Sleep Latency: It’s Importance in Diagnosis of Sleep Disorders

What is sleep latency? Simply put, it is the time taken to fall asleep. The unit of measure is minutes and it has an important role in the diagnosis of a number of sleep disorders including narcolepsy, hypersomnia and depression.

One is likely to hear the term often when doctor recommends a Multiple Sleep Latency Test, a test that essentially diagnoses daytime sleepiness. The test is done just after polysomnography. This is one of the most objective diagnostic tools that tests sleep onset rapid eye movement sleep periods (SOREMPS), useful for diagnosing narcolepsy.  According to the American Academy of Sleep Medicine (AASM), MSLT is considered to be the de facto standard for the objective measurement of sleepiness.

What is the test all about? 

Excessive daytime sleepiness and fatigue are common complaints (affecting 5% of the general population) with which patients visit sleep doctors. It is important to objectively evaluate and quantify these symptoms in order to diagnose the underlying disease condition as well as assess response to any ongoing treatment.

The test to assess sleep latency is based on the belief that one falls off to sleep faster with increasing rate of sleepiness. The test, also called the nap study, involves charting brain waves, heart rate and records eye and chin movements. It also records the speed with which one enters the REM stage of sleep and how often, during quiet situations during daytime.

The test efficiently eliminates factors that may interrupt sleep like uncomfortable temperatures, light, noise level, light intensity, etc. The results are affected by factors like anxiety, age, depression, drugs and medication, amount of sleep before the study, etc.

When is necessary to measure sleep latency? 

The test is considered to be a standard diagnostic tool for patients who are suspected to be suffering from narcolepsy.  The test is also used for testing idiopathic hypersomnia. Well-rested adults have a mean MSLT of 15 minutes. A mean MSLT of less than 5 minutes indicates severe hypersomnia.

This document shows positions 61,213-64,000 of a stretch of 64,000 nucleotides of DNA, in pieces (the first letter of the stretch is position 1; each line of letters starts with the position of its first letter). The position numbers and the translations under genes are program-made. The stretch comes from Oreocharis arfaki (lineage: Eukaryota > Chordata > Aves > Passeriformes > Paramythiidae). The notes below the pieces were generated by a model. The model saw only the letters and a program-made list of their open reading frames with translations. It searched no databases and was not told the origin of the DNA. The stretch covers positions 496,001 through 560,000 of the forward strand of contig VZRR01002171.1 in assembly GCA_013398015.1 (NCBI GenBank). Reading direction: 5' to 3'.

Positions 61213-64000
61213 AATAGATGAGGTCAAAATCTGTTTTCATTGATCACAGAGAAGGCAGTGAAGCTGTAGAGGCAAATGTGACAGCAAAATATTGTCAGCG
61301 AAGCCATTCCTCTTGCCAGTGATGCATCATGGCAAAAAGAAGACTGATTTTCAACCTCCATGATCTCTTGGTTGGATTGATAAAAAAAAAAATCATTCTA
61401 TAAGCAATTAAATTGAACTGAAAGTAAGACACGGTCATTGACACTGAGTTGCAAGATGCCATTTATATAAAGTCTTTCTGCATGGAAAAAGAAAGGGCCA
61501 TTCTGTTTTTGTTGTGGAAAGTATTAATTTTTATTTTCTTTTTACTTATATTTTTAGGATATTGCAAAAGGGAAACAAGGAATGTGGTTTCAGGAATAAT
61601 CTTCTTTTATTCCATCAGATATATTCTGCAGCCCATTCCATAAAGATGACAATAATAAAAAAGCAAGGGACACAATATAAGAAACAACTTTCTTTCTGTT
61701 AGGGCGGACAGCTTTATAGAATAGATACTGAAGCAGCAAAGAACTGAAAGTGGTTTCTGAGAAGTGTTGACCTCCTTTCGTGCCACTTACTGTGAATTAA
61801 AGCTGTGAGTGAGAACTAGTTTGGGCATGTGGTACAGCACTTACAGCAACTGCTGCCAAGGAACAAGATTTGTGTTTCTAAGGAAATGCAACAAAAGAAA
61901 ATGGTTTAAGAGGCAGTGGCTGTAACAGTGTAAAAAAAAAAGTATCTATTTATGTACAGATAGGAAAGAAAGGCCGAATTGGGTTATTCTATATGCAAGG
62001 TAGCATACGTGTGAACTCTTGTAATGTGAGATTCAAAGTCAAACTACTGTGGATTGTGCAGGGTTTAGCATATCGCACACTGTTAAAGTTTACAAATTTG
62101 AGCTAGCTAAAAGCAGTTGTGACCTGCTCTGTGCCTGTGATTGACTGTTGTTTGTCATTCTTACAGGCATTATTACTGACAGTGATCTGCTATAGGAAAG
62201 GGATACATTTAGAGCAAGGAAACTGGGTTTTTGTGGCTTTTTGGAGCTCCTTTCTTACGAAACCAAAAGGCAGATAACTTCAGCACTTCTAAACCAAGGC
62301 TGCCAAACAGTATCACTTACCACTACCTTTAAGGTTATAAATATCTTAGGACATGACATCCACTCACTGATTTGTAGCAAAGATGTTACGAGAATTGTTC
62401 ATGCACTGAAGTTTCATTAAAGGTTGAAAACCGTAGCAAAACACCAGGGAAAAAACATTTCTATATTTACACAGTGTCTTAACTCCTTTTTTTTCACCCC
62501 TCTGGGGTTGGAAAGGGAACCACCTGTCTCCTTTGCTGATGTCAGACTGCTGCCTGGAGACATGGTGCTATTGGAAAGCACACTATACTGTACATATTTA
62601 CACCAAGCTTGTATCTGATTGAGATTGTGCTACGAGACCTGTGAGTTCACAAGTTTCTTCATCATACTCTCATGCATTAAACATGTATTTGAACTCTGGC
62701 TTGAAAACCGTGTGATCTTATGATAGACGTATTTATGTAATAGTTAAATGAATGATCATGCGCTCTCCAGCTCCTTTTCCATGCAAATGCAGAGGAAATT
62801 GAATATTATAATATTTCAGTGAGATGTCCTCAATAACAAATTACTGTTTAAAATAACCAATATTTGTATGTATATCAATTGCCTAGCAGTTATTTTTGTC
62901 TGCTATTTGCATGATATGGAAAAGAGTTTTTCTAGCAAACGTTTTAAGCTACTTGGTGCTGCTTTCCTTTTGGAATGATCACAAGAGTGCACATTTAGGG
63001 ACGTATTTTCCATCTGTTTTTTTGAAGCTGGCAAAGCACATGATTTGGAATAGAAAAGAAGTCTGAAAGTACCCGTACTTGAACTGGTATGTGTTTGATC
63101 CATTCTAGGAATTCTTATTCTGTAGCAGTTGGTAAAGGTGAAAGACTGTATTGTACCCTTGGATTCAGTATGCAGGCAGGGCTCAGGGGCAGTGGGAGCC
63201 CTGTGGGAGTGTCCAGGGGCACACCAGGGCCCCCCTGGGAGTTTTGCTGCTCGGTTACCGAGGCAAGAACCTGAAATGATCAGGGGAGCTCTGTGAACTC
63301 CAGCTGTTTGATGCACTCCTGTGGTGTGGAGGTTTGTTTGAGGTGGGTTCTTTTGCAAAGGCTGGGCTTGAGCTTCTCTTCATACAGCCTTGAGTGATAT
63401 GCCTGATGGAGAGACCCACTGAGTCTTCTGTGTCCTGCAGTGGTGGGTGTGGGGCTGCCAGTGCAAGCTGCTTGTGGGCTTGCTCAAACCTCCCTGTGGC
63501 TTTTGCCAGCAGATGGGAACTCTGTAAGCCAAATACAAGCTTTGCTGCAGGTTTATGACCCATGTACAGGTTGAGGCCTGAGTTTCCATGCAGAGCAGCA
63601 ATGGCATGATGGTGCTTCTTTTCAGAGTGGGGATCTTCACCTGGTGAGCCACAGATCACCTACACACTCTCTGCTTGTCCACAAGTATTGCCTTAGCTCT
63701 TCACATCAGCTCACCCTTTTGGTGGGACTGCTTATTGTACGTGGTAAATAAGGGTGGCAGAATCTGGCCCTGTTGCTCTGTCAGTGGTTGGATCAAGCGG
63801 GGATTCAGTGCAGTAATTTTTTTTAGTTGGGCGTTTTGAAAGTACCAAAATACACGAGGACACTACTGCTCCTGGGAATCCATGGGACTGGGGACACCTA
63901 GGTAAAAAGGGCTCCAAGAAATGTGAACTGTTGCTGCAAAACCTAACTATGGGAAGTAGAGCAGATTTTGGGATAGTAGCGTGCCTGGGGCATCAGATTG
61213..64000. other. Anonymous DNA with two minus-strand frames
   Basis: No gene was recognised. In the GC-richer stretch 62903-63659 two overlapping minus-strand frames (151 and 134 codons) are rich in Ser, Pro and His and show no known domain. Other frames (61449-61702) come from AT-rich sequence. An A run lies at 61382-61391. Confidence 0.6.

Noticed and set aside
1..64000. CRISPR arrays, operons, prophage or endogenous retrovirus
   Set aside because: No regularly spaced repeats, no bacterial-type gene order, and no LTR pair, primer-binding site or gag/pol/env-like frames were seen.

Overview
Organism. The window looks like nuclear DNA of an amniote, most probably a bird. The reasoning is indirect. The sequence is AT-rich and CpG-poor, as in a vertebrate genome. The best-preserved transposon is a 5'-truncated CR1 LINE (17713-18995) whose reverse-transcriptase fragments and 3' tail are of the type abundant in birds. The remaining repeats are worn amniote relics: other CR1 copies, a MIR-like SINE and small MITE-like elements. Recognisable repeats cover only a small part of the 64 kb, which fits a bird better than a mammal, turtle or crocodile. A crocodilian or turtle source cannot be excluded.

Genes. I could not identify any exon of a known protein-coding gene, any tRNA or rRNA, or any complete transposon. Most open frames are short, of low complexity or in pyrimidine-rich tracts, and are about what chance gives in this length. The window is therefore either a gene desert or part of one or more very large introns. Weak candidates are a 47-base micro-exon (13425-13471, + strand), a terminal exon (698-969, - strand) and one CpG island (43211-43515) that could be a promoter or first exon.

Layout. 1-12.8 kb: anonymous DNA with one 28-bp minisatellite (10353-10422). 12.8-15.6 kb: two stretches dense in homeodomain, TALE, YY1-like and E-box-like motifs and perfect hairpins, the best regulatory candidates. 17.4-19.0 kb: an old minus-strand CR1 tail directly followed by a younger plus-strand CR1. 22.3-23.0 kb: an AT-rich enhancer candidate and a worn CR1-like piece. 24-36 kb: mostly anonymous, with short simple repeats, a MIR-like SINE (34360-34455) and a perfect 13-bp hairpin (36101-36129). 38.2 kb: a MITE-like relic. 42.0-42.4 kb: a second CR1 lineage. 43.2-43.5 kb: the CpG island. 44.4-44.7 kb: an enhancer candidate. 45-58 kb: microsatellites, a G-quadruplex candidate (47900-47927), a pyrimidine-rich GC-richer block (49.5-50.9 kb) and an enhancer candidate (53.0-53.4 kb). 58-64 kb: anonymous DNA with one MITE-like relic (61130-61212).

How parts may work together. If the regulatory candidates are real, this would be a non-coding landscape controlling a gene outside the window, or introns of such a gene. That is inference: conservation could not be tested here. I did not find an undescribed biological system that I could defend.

How is the procedure conducted? 

The nap study typically consists of five opportunities to nap at 2 hour intervals. This means there are 2-hour gaps after each nap session. The naps are conducted in cool, dark, comfortable and sleep-friendly environments. The first nap begins about 1.5 to 3 hours after waking up from nighttime sleep.

Sensors designed to send electrical signals to a computer are placed on the head, face, and chin. They show when the patient has fallen asleep and awake. The brain-wave and eye-movement detectors display the time when the patient has entered REM sleep. During this stage of sleep, there is eye movement and the brain is active.

Prior to taking the nap, the patient visits the bathroom if necessary and should be in bed at least 5 minutes before starting of the test.

For each nap the patient is asked to lie down in a comfortable position with eyes closed and the lights are switched off before start of the test. For ensuring accuracy of the test results, a total sleep time of at least six hours during the overnight sleep study is recommended.

How do sleep latency scores signify degree of sleepiness

It is accepted that a mean sleep latency of < 5 min indicates a pathologic level daytime sleepiness. 

MSLT Scores Minutes

Sleepiness

0–5

Severe

5–10

Troublesome

10–15

Manageable

15–20

Excellent

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